Three methods, however, aren’t suffixed: subscribe, publish and unsubscribe. These were kept intact because I expected them to be used heavily, so I wanted them to be as short as possible.

Classy Types

Finally, there’s the question of the Unit constructor itself: why is Unit implemented as a Type and not as a Class?

The first reason is a semantic one: units are specialized object types, so I want them treated separately by the MooTools type system. Since units are of a different type, doing typeOf(new Unit) should produce 'unit' rather than 'object'. This enables any weird behaviour that might occur when a unit object is passed to any function that requires a regular object.

The second reason is more subtle: due to their probable frequency of use, unit methods need to be as fast as possible. This means that decoration of these methods must be kept to a bare minimum. The MooTools class system actually uses decoration pretty heavily in order to facilitate several important features. Since these features aren’t needed by units, I forwent implementing Unit as a class.

A unique feature of Unit, however, is that it’s a “class-like” type object. Unike most other type objects, Unit can be subclassed by regular classes and even used as a mixin. This is possible because Unit is implemented the same way as regular class constructors, and therefore allow for subclassing and mixin functionality. This, I guess, is one of the perks of being familiar with the internals of MooTools wink.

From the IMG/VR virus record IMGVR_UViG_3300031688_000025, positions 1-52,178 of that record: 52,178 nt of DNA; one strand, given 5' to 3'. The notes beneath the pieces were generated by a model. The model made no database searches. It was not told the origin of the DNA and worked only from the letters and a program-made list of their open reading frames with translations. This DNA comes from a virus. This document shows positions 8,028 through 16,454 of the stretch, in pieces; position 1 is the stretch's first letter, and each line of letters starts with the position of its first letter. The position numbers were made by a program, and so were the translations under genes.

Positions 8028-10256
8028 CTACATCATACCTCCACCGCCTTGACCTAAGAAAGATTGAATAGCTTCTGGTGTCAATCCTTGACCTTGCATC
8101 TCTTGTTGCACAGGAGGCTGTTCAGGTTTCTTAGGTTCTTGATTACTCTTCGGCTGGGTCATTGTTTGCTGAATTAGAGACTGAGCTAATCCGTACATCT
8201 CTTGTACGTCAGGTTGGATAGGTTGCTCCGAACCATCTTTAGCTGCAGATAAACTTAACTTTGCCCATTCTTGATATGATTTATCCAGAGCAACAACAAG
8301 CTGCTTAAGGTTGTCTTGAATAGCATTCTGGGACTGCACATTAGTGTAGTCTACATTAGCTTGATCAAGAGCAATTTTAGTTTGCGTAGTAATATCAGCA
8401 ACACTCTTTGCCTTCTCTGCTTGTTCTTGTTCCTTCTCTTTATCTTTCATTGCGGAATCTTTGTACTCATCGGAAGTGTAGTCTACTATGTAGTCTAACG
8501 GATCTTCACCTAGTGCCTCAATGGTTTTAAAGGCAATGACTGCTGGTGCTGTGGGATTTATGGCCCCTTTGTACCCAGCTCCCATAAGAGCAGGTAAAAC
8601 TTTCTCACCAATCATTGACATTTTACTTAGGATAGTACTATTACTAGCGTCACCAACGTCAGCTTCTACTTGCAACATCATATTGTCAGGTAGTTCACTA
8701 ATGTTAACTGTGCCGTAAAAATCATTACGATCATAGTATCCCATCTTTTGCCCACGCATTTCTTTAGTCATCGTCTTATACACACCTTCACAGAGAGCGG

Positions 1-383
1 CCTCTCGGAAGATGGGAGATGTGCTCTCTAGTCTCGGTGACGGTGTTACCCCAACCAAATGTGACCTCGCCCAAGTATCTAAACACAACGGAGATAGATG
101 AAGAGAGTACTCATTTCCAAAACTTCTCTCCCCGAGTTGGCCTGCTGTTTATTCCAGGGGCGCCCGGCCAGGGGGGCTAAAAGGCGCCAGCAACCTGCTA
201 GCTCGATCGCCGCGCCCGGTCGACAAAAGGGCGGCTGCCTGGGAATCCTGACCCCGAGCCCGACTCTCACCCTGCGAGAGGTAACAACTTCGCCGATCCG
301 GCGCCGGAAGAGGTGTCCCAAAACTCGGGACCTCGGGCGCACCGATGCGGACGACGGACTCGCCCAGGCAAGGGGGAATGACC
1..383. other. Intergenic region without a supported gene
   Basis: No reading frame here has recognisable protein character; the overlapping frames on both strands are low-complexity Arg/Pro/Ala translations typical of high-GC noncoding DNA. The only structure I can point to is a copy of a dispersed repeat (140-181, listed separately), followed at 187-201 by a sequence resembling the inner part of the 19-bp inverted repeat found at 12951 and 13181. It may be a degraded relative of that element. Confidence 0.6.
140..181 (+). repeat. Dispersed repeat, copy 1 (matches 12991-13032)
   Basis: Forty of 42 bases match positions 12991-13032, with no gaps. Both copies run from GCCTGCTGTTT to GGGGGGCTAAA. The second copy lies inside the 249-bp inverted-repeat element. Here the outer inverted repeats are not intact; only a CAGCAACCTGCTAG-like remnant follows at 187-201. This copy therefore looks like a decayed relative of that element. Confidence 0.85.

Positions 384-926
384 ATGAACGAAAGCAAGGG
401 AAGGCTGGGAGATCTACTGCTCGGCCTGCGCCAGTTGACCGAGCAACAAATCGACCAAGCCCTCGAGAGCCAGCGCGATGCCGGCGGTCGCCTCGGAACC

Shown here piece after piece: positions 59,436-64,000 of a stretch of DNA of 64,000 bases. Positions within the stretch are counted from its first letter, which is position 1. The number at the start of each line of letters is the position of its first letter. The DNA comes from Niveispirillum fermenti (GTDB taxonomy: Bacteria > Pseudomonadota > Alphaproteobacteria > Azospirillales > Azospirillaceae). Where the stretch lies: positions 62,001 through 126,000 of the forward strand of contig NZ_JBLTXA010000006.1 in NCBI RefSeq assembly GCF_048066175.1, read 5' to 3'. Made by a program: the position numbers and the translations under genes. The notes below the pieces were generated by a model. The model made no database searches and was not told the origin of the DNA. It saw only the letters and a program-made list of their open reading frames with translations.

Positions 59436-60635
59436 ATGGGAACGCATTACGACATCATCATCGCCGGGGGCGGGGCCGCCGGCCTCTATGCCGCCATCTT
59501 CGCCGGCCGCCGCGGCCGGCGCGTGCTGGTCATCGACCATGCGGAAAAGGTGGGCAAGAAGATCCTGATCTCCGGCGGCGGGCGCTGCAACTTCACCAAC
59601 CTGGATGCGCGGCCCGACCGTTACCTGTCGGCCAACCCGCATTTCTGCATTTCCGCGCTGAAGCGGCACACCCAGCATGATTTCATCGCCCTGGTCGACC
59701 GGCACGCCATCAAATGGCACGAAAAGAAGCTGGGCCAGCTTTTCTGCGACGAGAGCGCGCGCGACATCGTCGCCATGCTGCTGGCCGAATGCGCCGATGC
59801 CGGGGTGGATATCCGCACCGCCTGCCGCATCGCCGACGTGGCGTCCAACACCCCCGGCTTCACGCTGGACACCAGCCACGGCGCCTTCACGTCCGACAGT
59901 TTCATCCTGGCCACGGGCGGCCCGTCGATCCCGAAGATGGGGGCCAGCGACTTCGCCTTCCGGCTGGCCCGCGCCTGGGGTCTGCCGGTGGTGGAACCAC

Keeping Company

I hope this post answers some if not all of your questions regarding Company. If there’s something else that you’d like to know, feel free to post them in the comments below. I’ll try to answer all of them.

If you still haven’t played with Company, I urge you to do so. You can visit the official project website or view the source code from github. I cannot guarantee that Company will change the way you code, but maybe you’ll learn a thing or two from it.

And don’t forget to subscribe to the RSS Feed or follow me on Twitter.